In the wake of a landmark United Nations General Assembly Resolution, the International Court of Justice has initiated the process of delivering an advisory opinion on the obligations of states under international law to address the multifaceted impacts of climate change. Amid a heated debate on the environmental obligations of states, the UNGA Resolution is the third recent request for a legal opinion before international judicial bodies, albeit the first to be submitted to the Court. In this vein, the Small Island States Commission on Climate Change and International Law requested an advisory opinion from the International Tribunal on the Law of the Sea on the obligations of states to protect and conserve the marine environment in December 2022. S More specifically, the Commission decided to refer the following legal questions to the Tribunal for an advisory opinion: What are the specific obligations of State Parties to the United Nations Convention on the Law of the Sea (UNCLOS), including under Part XII: (a) to prevent, reduce and control pollution of the marine environment in relation to the deleterious effects that result or are likely to result from climate change, including through ocean warming and sea level rise, and ocean acidification, which are caused by anthropogenic greenhouse gas emissions into the atmosphere? (b) to protect and preserve the marine environment in relation to climate change impacts, including ocean warming and sea level rise, and ocean acidification?  Subsequently, in a joint request submitted in January 2023, Chile and Colombia asked the Inter-American Court of Human Rights to clarify the scope of states’ obligations to address climate change and international law.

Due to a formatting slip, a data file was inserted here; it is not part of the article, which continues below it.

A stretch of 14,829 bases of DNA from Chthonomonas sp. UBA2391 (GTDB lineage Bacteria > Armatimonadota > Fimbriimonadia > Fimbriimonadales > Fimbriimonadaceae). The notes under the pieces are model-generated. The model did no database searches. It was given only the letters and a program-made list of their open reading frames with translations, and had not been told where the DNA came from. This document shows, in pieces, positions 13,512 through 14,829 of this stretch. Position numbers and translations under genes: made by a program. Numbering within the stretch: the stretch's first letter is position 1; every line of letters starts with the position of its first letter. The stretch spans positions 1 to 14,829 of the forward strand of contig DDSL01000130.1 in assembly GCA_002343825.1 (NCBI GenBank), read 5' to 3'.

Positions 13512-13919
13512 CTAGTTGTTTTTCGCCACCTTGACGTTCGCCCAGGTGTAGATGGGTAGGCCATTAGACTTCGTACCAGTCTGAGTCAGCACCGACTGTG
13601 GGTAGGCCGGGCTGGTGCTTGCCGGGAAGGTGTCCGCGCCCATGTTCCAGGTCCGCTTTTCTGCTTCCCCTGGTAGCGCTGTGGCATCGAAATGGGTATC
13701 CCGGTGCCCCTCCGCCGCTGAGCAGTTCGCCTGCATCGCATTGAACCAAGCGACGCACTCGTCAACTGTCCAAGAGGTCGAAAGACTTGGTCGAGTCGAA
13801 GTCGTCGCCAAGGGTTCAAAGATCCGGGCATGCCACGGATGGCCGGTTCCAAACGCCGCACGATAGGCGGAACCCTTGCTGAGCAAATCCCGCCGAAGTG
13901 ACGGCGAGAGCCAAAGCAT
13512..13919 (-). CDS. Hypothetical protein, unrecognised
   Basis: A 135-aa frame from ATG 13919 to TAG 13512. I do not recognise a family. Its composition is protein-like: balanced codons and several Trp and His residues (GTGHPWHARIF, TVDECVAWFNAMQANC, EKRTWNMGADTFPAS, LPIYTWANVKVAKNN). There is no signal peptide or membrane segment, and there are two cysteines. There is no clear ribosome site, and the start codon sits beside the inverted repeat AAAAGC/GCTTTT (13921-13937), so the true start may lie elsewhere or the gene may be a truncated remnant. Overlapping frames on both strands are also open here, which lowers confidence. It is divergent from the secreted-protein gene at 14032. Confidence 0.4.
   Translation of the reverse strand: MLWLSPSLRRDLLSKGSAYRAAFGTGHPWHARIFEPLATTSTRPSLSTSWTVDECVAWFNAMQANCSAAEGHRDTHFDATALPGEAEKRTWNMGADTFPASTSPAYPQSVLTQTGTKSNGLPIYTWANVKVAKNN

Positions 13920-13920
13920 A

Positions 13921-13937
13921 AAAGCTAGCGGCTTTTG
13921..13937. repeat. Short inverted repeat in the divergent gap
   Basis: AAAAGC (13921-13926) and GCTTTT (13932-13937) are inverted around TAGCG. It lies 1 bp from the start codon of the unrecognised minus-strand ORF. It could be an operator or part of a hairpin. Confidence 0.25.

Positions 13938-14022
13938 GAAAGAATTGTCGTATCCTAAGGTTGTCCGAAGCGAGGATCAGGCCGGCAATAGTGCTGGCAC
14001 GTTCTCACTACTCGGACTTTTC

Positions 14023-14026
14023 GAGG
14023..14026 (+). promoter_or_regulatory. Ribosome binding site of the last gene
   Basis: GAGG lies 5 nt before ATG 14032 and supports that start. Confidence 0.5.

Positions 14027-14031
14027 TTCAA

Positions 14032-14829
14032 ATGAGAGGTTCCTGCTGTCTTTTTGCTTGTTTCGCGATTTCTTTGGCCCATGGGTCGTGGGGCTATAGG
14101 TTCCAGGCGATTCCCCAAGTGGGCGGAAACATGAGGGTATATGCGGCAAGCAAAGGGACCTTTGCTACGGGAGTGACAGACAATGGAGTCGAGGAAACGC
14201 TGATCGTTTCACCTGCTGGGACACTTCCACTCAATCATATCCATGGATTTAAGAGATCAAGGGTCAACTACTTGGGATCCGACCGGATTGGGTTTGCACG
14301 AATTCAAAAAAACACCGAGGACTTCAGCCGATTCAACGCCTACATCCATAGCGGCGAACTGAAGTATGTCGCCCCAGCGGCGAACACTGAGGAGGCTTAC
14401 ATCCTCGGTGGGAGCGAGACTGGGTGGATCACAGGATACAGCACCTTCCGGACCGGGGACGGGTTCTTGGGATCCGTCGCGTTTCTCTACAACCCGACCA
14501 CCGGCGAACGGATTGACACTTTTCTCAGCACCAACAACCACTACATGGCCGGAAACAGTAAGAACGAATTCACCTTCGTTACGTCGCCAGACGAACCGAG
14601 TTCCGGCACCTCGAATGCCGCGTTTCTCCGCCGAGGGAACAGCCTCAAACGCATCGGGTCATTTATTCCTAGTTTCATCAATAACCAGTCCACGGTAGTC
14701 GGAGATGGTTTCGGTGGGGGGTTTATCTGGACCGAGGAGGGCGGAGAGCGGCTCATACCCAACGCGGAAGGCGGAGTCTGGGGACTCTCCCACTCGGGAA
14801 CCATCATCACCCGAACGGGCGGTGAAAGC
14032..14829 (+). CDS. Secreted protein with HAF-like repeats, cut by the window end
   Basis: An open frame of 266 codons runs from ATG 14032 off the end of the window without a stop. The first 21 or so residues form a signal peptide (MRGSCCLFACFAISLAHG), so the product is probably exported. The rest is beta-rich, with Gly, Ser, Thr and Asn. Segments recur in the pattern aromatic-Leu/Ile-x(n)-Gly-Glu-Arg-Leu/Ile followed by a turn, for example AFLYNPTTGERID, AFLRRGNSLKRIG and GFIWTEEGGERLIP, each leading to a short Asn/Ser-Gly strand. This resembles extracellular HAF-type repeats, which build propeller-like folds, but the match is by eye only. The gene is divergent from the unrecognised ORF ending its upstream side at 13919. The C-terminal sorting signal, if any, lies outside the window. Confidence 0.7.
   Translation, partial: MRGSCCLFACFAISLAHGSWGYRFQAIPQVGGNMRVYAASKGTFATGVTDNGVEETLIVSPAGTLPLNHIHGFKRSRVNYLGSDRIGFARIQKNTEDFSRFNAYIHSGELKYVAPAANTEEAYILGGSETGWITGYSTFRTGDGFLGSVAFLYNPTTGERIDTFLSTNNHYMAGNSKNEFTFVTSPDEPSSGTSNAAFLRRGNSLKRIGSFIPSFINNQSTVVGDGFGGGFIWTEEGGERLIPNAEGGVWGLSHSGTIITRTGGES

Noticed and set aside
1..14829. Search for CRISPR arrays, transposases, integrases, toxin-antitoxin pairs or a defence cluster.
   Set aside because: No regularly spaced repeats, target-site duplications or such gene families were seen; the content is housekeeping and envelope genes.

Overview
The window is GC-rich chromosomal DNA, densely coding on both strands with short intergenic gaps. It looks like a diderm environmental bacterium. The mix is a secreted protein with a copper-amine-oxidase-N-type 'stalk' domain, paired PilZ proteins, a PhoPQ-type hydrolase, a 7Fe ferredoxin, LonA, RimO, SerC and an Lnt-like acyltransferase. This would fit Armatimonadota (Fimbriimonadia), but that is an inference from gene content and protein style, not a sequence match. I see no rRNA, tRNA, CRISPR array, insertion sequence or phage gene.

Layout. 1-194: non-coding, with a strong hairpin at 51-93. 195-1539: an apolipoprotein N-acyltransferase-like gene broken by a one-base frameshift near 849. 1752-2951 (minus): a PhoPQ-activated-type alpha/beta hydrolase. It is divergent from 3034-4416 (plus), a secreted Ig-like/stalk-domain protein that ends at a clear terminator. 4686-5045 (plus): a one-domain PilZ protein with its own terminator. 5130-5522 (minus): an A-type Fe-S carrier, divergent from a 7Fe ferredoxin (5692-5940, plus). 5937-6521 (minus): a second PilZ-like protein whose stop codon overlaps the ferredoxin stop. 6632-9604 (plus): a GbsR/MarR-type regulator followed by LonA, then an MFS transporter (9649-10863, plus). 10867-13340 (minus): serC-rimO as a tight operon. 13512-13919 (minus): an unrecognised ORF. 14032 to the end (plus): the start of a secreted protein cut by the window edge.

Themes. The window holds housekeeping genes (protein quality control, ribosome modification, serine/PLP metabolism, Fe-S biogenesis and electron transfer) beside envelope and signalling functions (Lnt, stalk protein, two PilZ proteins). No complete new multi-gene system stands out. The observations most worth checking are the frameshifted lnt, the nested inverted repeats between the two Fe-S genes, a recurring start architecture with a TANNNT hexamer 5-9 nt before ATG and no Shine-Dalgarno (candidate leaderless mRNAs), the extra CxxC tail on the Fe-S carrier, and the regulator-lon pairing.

UN General Assembly Resolution 77/276 of 29 March 2023 entitled “Request for an advisory opinion of the International Court of Justice on the obligations of States with regard to climate change”  was sponsored by the small island developing state of Vanuatu – a country that, although it has contributed the least to greenhouse gas emissions, is under existential threat due to continued sea level rise.
In its Preambular paragraphs, the request for an advisory opinion acknowledges that “climate change is an unprecedented challenge of civilizational proportions and that the well-being of present and future generations of humankind depends on our immediate and urgent response to it”. It also takes note of the scientific consensus expressed, inter alia, in the reports of the Intergovernmental Panel on Climate Change. In particular, the UNGA underscores that anthropogenic emissions of greenhouse gases are “the dominant cause of the global warming observed since the mid-20th century” and that human-induced climate change “has caused widespread adverse impacts and related losses and damages to nature and people.”
In this context, the UNGA recalls the importance of the United Nations Framework Convention on Climate Change and the Paris Agreement “as expressions of the determination to address decisively the threat posed by climate change”. The resolution also underscores the importance of implementing these treaties, particularly in light of the significant gap between States’ current nationally determined contributions and the emission reductions required to hold the increase in the global average temperature to well below 2°C above pre-industrial levels and to pursue efforts to limit the temperature increase to 1.5°C, as well as the gap between current levels of adaptation and the levels needed to respond to the adverse effects of climate change.